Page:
Helping Japan, cooking in compost, following positivity, and discovering the sorrows of the mega-wealthy
Charity Navigator has compiled a list of charities helping Japan with their rankings. This organization has provided a listing of giving tips, including avoid newly-formed charities and give to an established charity that has worked in Japan, do not send supplies, be inspired by social media, but still do your homework and avoid telemarketers (and scammers).
If nothing else, the earthquake in Japan has brought the necessity of disaster preparation to everyone’s mind. The San Francisco Department of Emergency Management has compiled detailed information for preparing and coping with emergencies. Learn how to protect your family, property and pets, and what to do in case of earthquakes, fire, flooding and terror.
March is traditionally corned beef and Guinness month, but do you know it’s also strawberry festival time down in Florida? Or that there’s a whole fair devoted to maple syrup (that we’ve just missed, doh!)? Check out these March regional food festivals to break free from the winter blues.
What better way to cook all your March food festival finds than in your backyard…in garbage. Your backyard compost pile produces enough heat to cook breakfast, lunch, and dinner…eventually. Houselogic rounds up various compost cooking ideas. I don’t know that I would want to cook a turkey for 18 hours in sawdust though…
Are we predisposed to view living on the north side as being better than the south? A recent study mentioned in today’s Chicago Tribune says that most people to associate north with a better standard of living. As some of the researchers were from Pennsylvania I’m assuming this is a national study and not local to Chicago, but the article isn’t clear. If I can find a link to the actual report I’ll include it later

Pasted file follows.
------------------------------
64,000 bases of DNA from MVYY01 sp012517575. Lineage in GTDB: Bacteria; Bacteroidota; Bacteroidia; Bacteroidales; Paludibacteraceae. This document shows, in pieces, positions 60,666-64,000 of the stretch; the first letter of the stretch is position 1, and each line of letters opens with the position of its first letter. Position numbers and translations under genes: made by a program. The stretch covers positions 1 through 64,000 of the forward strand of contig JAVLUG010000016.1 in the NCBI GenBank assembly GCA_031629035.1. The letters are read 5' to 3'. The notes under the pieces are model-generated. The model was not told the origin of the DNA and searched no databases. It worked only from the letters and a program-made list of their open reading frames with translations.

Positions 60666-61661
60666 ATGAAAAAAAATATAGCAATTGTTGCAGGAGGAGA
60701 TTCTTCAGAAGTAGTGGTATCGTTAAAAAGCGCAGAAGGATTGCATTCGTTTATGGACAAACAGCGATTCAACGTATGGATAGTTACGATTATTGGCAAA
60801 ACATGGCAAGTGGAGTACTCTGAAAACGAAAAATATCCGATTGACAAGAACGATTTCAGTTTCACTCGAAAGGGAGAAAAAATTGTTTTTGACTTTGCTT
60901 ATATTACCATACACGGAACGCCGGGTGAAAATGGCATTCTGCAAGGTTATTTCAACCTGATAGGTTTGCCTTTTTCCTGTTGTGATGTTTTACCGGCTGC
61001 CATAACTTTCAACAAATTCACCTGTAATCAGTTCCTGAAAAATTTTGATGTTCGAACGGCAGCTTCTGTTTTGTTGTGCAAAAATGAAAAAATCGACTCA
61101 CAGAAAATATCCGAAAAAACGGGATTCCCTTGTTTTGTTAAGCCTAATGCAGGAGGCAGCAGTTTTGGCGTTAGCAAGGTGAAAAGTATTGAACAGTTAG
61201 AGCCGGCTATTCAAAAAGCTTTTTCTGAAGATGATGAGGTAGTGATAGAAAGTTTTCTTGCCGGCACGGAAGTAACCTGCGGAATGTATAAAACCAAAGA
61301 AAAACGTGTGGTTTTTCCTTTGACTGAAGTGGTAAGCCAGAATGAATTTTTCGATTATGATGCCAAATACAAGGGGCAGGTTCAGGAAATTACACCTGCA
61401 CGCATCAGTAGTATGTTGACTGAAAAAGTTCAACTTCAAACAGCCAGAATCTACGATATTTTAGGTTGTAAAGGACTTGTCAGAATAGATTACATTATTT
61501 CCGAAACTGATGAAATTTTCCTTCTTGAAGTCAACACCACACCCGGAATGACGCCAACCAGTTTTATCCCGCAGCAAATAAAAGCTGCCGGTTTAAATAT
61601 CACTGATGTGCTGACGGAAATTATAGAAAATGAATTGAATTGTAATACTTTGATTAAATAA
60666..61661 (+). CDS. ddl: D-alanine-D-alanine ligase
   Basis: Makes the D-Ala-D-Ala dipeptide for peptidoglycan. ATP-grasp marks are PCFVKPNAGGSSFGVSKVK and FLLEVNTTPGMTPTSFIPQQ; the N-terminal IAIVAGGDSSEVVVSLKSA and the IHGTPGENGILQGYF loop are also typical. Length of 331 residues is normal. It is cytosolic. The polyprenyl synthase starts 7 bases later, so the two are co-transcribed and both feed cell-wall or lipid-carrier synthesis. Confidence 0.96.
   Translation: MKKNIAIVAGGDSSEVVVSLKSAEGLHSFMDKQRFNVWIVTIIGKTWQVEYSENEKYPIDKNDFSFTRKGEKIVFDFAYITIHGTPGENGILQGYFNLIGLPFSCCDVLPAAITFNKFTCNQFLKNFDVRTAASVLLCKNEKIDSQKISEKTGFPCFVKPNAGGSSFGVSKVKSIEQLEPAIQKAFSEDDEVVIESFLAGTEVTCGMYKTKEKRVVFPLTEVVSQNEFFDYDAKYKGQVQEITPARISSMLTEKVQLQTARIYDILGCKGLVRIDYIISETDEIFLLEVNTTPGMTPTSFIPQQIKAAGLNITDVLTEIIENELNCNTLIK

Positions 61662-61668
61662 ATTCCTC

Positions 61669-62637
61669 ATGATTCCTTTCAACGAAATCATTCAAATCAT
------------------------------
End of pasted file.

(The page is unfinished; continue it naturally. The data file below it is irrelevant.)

Web recommendation engine Hunch has looked at the different types of people using various email services and come to the conclusion that there are some dramatic differences.
Just a different people use different email services, who you follow in Twitter can say a lot about you. According to a recent social science study, happy people tend to tweet to each other while the unhappy tend to follow other unhappy folks. Take a look at who you’re following: is it just a bunch of “woe is me” or are people actually feeling good?
If your Twitter feed is more dark clouds than sunshine, maybe it’s because you’re following the rich. Atlantic Monthly reports on a recent study on the super wealthy which concludes most of them are unhappy:
Among other woes, the survey respondents report feeling that they have lost the right to complain about anything, for fear of sounding—or being—ungrateful. Those with children worry that their children will become trust-fund brats if their inheritances are too large—or will be forever resentful if those inheritances (or parts of them) are instead bequeathed to charity. The respondents also confide that they feel their outside relationships have been altered by, and have in some cases become contingent on, their wealth. “Very few people know the level of my wealth, and if they did, in most cases I believe it would change our relationship,” writes one respondent.
NAR’s annual conference and expo will take place this November in Anaheim, CA. In preparation, we found some interesting then-and-now shots of Disneyland showing some of the changes the park has seen in its last 56 years. I didn’t know the gondola ride was gone. It was always fun going through the Matterhorn, hearing the screams of the bobsledders below.